kaiVa !;:;::::::::::::;::::::::;:::::::::::::::;:::::::;;:::;:::::;:::::: 


Body oval, more or less dejiressed, pallial margin strongly prominent; or elongate, sometiujcs 
liuiaciform, the dorso-lateral margin sometimes with simple appendages. Rhinophores often with 
sheath, retractile or non retractile, the clavus parfjliate; branchi« rarely of few plumes, usually of 
many, the plumes usually simply pinnate, rarely tripinnate, often arranged in liorseshne form. Ten- 
tacles small, lobiform; the foot usually wide, rarely narrow, rounded in front or with prominent angles. 


Pharyngeal bulb supplied on its upper surface with asessileor petiolated sucking crop (ingluvies). 
Labial disk covered with simple cuticle or armed with a ring of hooks or mandibular plates. Radnla 
more or less narrow; rhachis naked or occasionally with spurious teeth; pleurse usually with a sinj^'le 
large hooked tooth, occasionally two hooked ones, and with usually few, sometimes many, external 

Glans penis upually armed with a series of hooks. 

Genus 14 ACANTKODORIS Gray. 

Acanthodoris Gray, Fig. Moll. Animals, IV. IS-iO. p. 103. Guide Moll. Brit. Mus., 18.57, p 207.— Alder and Hancock, Mon.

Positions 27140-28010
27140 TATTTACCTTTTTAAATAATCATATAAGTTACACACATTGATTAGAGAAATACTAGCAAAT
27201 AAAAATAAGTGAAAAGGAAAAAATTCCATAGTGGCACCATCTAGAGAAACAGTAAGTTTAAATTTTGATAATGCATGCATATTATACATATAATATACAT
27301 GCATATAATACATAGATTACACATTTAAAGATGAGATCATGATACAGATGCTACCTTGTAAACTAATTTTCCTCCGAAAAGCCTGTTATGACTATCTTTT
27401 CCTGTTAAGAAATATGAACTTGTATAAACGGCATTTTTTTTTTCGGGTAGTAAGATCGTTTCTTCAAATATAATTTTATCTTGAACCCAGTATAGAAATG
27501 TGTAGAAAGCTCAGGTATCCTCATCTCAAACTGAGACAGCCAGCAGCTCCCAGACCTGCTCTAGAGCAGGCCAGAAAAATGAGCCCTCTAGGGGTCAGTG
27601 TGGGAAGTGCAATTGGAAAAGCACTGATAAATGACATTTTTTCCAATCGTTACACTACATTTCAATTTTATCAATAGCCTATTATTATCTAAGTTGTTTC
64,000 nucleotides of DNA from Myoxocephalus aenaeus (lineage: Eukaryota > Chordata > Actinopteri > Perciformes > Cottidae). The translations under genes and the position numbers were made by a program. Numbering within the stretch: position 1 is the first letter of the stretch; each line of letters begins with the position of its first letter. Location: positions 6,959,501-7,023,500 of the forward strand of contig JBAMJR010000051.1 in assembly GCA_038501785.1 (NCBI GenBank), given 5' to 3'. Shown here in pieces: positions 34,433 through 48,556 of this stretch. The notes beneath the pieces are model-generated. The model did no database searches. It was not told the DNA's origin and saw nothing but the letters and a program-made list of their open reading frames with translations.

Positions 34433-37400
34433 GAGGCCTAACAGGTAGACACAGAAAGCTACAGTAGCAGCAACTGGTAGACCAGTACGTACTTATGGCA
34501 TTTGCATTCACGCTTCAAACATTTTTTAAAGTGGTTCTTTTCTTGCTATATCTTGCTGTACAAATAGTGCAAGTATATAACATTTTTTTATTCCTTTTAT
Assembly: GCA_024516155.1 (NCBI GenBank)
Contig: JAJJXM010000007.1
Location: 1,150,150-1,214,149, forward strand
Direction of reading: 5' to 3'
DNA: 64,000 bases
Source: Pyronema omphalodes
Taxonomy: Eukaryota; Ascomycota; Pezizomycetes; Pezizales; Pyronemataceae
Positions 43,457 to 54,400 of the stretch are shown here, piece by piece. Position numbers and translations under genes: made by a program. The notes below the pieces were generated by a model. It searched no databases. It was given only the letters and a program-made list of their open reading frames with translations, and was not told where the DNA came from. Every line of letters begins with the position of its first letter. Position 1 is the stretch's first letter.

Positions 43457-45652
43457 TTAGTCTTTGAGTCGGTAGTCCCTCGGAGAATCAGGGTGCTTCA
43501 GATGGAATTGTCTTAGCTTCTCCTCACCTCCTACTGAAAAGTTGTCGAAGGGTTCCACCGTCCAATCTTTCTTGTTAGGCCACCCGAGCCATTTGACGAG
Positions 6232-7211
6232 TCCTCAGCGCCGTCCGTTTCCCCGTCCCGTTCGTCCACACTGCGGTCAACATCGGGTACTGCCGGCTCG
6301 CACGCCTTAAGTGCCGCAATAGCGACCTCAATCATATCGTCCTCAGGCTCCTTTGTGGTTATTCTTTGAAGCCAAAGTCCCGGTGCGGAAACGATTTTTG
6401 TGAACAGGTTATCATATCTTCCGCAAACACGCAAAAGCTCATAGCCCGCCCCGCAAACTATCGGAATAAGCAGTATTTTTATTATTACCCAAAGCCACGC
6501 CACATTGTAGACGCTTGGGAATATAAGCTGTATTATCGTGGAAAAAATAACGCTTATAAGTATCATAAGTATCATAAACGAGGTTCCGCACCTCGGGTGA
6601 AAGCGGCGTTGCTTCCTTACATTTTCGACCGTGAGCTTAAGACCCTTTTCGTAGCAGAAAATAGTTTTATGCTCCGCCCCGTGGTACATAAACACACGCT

Brit. Nudibr. Moll., VII, 1865, p. 43; Ap. p. xvii.— 6. O. Sars, Moll. Reg. Arct. Norvegia;, 1878, p. 308.— Bergh, 
Gattungen nordischer Doriden, Arch. f. Naturgesch., XLV, 1, 1879, p. 3.56. Nudibr. Moll. North Pac, II. Proc. 
Acad. Nat. Sci. Phila. 1880, p. 237. Monog. d. Polyceraden, III, Verb. d. k. k. zool.-bot. Gesch. Wien, XXXIII, 
1883, p. 170. Malacol. Unters., H. XVII. 1890, p. 988. System der Nudibr. Gasteropoden, 1892, p. 1,58. 

Body soft, subdepressed; notfeum thickly covered with short villi; margin of rhinophore aper- 
ture lobed; branchial plumes few, tripinnate, arranged in a circle; head wide, veliforin, tentacles 
short, lobiform. 

Armature of labial disk of minute hooks, below with j)rpjecting thickenings of the cuticle. Radula 
rather narrow; rhachis naked; first pleural tooth very large, hooked, external pleural teeth few (4-8), 
smafler. Buccal crop connate with pharyngeal bulb. 

Glans penis armed; vagina very long. 

17. Acanthodoris hudsoni MacFarland. 

Acanthodoris hudsoni MacFarland, op. (it., p. 51. 

Body plump, highly arched, slightly higher and broader in front than behind, the jreneral body 
outline oval. Dorsum soft, villous everywhere, covered l)y small, thickly set, bluntl_\' conical papilUe